The Marketplace Report: Merck's Vioxx Strategy

Alex Chadwick talks to John Dimsdale of Marketplace about a new legal strategy for drug maker Merck, which faces thousands of lawsuits over its pain drug Vioxx. Merck is considering settling a few cases with patients who say they were harmed by the drug, and who fit a very narrow medical profile.

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ALEX CHADWICK, host:

Back now with DAY TO DAY. I'm Alex Chadwick.

The pharmaceutical company Merck says it will consider settling out of court with some of the people who claim to have suffered heart problems after taking the company's drug Vioxx. Merck took Vioxx off the market about a year ago after studies showed people taking the painkiller over a long time could double their risk of heart attack or stroke. We're joined by "Marketplace's" Washington bureau chief, John Dimsdale.

John, this is a big deal for Merck.

JOHN DIMSDALE ("Marketplace"): It is. The stakes for Merck and really the whole pharmaceutical industry are pretty high. Last week's jury decision that Merck pay $250 million to the widow of a man who died after taking Vioxx for only eight months was pretty sobering. There are already 5,000 other Vioxx lawsuits and, potentially, tens of thousand more. Until now, Merck's been saying it will aggressively defend itself in each case, but the company's general counsel is now saying it'll consider settling some of those cases without a trial.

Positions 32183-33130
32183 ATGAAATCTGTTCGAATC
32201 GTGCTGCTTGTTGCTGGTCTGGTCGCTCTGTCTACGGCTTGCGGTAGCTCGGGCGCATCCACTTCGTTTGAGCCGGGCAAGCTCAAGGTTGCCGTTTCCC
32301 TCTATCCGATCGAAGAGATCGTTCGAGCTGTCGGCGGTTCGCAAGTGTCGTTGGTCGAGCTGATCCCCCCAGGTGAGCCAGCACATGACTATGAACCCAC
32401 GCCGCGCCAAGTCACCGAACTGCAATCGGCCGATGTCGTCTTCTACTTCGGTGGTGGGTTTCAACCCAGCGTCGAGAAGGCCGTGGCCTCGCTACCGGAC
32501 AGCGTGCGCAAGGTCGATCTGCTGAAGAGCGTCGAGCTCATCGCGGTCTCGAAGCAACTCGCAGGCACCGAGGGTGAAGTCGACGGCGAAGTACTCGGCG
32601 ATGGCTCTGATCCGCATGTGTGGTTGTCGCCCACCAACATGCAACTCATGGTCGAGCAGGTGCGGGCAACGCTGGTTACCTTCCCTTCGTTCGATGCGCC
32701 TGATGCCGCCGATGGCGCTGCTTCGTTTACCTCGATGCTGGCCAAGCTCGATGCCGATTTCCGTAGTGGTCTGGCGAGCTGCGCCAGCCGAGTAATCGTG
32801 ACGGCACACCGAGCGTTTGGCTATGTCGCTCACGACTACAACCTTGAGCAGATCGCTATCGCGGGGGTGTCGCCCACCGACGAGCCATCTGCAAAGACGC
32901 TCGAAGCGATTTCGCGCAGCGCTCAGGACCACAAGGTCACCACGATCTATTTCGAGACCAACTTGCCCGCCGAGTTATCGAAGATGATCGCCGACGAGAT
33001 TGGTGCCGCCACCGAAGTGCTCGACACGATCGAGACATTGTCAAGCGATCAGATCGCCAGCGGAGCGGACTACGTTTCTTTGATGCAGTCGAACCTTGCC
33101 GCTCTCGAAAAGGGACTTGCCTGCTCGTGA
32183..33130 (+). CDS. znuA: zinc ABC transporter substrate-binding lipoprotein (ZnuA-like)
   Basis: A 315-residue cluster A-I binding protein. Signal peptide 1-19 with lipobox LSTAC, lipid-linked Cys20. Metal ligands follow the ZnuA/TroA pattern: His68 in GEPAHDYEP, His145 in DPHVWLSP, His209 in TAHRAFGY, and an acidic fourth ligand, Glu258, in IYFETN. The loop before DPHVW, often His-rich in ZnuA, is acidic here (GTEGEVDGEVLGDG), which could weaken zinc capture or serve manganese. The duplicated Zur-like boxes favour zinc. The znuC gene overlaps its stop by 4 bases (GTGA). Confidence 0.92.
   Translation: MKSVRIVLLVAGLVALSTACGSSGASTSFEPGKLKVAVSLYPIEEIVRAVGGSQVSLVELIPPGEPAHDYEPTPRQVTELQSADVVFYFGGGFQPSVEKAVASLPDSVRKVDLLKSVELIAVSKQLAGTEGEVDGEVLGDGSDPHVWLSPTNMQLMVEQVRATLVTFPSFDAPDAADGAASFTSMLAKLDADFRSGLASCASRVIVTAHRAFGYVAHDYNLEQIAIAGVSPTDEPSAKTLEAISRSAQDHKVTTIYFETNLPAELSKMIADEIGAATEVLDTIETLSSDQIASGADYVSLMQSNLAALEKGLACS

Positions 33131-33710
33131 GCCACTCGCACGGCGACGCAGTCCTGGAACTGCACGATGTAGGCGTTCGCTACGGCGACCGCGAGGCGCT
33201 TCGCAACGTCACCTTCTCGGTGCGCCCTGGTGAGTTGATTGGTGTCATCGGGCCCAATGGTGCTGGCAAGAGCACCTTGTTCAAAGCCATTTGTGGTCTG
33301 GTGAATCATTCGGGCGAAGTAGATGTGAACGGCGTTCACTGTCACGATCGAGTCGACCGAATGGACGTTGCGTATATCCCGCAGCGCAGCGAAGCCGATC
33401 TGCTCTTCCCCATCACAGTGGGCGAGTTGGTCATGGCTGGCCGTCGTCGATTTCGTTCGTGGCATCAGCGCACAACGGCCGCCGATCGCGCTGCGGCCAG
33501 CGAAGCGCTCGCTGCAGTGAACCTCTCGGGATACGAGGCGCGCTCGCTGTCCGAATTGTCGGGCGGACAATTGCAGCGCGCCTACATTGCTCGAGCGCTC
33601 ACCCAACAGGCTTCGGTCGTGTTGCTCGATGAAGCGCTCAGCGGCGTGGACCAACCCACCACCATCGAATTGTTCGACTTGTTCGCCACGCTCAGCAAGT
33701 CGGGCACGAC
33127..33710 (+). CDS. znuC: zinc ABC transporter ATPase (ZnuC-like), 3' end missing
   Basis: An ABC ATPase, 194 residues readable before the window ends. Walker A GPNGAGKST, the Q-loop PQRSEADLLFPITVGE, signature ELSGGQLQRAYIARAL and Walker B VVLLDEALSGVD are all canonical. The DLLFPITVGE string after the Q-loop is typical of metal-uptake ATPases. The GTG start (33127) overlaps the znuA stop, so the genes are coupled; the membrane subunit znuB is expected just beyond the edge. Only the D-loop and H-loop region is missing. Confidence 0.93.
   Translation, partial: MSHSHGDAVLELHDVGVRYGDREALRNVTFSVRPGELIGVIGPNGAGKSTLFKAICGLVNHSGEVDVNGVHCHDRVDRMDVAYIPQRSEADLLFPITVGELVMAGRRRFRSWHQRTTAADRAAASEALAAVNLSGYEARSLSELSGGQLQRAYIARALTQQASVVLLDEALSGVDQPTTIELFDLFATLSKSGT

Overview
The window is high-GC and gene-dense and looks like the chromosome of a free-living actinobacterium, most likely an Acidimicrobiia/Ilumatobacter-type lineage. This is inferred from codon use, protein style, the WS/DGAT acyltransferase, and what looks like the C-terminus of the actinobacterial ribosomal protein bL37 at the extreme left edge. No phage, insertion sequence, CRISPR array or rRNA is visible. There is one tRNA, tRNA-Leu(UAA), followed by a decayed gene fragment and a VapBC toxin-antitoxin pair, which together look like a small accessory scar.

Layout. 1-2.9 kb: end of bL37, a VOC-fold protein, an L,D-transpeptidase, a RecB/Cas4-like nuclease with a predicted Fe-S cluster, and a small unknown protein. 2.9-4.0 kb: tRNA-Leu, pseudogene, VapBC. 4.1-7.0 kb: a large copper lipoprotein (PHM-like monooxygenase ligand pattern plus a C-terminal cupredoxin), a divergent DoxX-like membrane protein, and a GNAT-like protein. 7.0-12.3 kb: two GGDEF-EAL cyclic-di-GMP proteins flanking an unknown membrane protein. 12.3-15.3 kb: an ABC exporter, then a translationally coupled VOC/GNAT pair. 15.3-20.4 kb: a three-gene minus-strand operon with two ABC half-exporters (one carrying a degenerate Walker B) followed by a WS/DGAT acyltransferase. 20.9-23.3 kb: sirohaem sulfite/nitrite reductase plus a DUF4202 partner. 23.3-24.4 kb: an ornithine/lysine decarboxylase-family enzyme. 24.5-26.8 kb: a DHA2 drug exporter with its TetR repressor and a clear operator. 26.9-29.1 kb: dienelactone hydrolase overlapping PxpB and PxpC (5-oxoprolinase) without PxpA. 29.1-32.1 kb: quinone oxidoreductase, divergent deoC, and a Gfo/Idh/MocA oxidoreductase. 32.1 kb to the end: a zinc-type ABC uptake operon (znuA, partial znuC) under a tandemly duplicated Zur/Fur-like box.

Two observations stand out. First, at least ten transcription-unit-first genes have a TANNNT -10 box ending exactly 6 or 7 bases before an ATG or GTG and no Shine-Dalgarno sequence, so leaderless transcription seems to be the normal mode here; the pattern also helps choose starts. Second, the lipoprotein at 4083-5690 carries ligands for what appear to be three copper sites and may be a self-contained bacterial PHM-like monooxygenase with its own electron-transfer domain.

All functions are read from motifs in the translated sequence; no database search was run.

CHADWICK: And why do you think there's this change in strategy?

DIMSDALE: Well, in most injury cases, the burden of proof is on the plaintiff to show that they suffered a heart attack or got heart disease because they took the drug. Just think of all the many factors that contribute to cardiovascular problems. There's diet and exercise, lifestyle, even the genes that you inherit. So Merck probably figured that it would be hard for people to prove that Vioxx was the definitive cause. But in last week's court case, the jury decided there was enough evidence, the company should have known Vioxx is a danger for the heart, and they held the company responsible. Industry analyst Hemant Shah says if juries feel Merck disregarded the dangers or even tried to cover up the evidence while at the same time aggressively advertising Vioxx to the public, then the company's going to have a hard time defending itself case by case.

Mr. HEMANT SHAH (Industry Analyst): With the ferocity Merck has defended Vioxx, Merck has basically lost credibility among juries--at least the Texas jury. And if that becomes the case throughout the country in future cases, then Merck's in trouble.

CHADWICK: Well, John, what happens now with the lawsuits against Merck?

DIMSDALE: They are piling up. There are reports of a flurry of new ones just since last week's case in Texas. The next one is in New Jersey, and it's brought by the family of a man who suffered a fatal heart attack after taking Vioxx only two months. Still, Merck says it will not consider any sort of global settlement with all of the 5,000 lawsuits pending so far. The company's trying to shift lawsuits into federal courts, where judges limit some of the evidence that plaintiffs' lawyers can introduce.

Coming up later today on "Marketplace," we take a look at why lenders are offering home loans without proof of income. These low-documentation arrangements are sometimes called liar loans.

CHADWICK: Thank you, John. John Dimsdale of public radio's daily business show, "Marketplace," from American Public Media.

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